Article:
Method 3 (m3): The nonlinear regression model was adjusted to each treatment and the parameter estimates θi, i = 1,..., P, P = 3, their asymptotic variances and their direct measures of skewness of Hougaard (1985), g1i, were obtained. With ten time points and two replicates there were 20 pairs {x,y}, therefore with 17 df for the mean square error. As a result of the logistic fitting there were eight estimated parameters and corresponding estimated variances. The comparison between two α-estimates L = i - j , i, j = 1,...,8, i j, is then considered.

A description of the Hougaard method to obtain these measures of skewness can be found in Ratkowsky (1989); this author classified the measures as follows: if |g1i|< 0.1, the estimator i of parameter θi has a very close-to-linear behavior; if 0.1 < |g1i| < 0.25, the estimator is reasonably close-to-linear; if |g1i| ≥ 0.25, the skewness is very apparent; and if |g1i| >1 this indicates a considerable nonlinear behavior. This terminology, `close-to-linear', according to Ratkowsky (1989), refers to nonlinear regression models with estimators near to present the properties of linear models estimators, that is, unbiasedness, normal distribution and minimum variance. Consequently, considering the adjustments with low Hougaard measures, the parameter estimates were compared through the Tukey test, using the estimates of their variances.


Results and Discussion

Method 1 - The measures of intrinsic nonlinearity and parameter effect were all smaller than 0.3, consequently the logistic model was considered with low departures from linearity. The analysis of variance on a-estimates presented a treatment mean square of 0.00836, a mean square error of 0.000113, and the F-value was 73.96 (p < 0.001). The Tukey test was used to compare treatment effects on α-estimates, with the value of 0.0421 as a test criterion (q = 5.596).

Method 2 - The results of the adjusted models are presented in Tables 1 to 3.



Method 3 - The logistic model adjusted to each treatment data resulted in the estimates of the α parameter presented in Table 4. The g1 values are all near 0.1, therefore the models were considered as close-to-linear models. The eight variance estimates of α-estimates may be considered homogeneous in accordance to the Bartlett test, with χ2 = 2.75, 7 df, then an average variance was calculated, s2 = 0.000297, with 136 df. This estimated variance can be used in tests, as Tukey test to compare different α-estimates; the calculated Tukey minimum significant difference was 0.0750 (q = 4.352). See Table 5 that includes also the results of the other two methods.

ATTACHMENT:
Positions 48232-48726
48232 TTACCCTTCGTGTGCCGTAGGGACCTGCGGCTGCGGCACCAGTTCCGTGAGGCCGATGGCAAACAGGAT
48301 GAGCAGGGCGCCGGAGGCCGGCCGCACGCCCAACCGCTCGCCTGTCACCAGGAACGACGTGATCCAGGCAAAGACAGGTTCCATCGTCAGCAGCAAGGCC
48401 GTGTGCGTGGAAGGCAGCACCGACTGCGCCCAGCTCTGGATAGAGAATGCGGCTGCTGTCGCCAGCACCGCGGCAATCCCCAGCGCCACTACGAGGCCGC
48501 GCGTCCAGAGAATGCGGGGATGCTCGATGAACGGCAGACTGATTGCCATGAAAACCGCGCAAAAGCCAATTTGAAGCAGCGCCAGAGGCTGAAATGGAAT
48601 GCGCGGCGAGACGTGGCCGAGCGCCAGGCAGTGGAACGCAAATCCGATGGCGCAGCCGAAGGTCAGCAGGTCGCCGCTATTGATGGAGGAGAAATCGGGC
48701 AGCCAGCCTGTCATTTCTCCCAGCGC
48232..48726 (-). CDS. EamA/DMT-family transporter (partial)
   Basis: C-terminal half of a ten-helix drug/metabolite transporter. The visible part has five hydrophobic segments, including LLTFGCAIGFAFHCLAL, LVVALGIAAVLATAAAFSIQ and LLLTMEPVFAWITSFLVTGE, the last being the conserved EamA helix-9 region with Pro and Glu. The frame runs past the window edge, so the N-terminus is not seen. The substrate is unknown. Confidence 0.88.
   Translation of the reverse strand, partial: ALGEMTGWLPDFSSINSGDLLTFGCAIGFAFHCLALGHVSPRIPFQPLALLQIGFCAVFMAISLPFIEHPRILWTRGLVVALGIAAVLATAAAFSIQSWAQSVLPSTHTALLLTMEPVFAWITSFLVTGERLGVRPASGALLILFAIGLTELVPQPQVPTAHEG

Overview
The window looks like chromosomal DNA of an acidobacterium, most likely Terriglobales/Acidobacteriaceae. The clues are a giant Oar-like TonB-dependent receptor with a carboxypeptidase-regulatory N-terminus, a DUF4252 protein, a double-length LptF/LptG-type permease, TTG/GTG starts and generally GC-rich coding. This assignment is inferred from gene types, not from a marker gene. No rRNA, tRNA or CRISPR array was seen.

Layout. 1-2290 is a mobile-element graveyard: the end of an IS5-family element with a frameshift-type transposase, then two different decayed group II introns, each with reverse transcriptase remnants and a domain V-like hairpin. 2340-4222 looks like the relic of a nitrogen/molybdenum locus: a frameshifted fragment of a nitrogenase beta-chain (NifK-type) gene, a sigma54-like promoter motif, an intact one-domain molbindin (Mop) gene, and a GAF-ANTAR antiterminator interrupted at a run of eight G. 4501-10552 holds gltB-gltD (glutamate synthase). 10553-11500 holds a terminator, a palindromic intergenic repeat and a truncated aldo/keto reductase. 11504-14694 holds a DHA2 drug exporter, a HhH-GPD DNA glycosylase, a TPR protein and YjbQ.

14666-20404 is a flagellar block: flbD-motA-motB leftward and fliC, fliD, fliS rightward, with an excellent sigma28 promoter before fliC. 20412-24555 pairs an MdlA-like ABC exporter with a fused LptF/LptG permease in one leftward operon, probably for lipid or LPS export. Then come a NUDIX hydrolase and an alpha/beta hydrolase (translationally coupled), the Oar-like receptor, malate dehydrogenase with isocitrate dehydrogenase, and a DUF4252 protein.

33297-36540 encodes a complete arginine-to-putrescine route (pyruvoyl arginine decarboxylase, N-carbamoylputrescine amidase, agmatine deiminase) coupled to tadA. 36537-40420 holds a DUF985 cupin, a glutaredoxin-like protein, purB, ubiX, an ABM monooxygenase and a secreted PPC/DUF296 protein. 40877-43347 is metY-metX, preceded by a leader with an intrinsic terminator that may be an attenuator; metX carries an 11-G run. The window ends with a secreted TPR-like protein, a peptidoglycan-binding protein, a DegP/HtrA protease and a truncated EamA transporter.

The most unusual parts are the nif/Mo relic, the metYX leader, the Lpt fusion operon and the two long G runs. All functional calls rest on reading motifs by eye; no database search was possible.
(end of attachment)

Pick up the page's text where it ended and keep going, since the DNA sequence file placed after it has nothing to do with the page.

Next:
The conclusions about differences among treatment effects were the same for methods 1 and 2. The different conclusions between methods 1 and 3 may be attributed to different errors used as a base for the tests. With method 1 a regression analysis was performed on each experimental unit, then a data set of ten values was used, with seven df in error; from these analyses, 16 estimates of α-parameter are obtained, that were submitted to the analysis of variance with eight treatments and two replications, and an error degree of freedom of 8 is obtained. These α-estimates, however, have already a variance with seven df for method 1 and 20-3 = 17 df for method 3, because the latter uses a data set with 20 pairs to perform a single regression per treatment. This additional information is used by method 3 in order to obtain the average variance with 136 df.

The estimated average variance employed by method 3 is also a base to verify the significance of a simple linear regression model relating the α-estimates and the potential (treatment) values; this is more appropriate than the Tukey test before performed, because the treatments are quantitative level factors. The estimated regression equation is =2.02640.00869*po, with po = potential values, a 5% significant model, with determination coefficient R2 = 0.976. Figure 1 represents the regression model.




Method 1 (Carvalho, 1996) and method 2 (Regazzi, 2003) presented similar results; however method 3 had less significant differences. Nevertheless, method 3 is simpler in calculations and uses all information contained in the original data.



To the program "CAPES Pró-Equipamentos nº 1, 01/2007" by the equipments provided.



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Whyte, A.G.D.; Woollons, R.C. 1990. Modeling stand growth of radiata pine thinned to varying densities. Canadian Journal of Forest Research 20: 1069-1076.         [ Links ]



Received September 02, 2008
Accepted October 05, 2009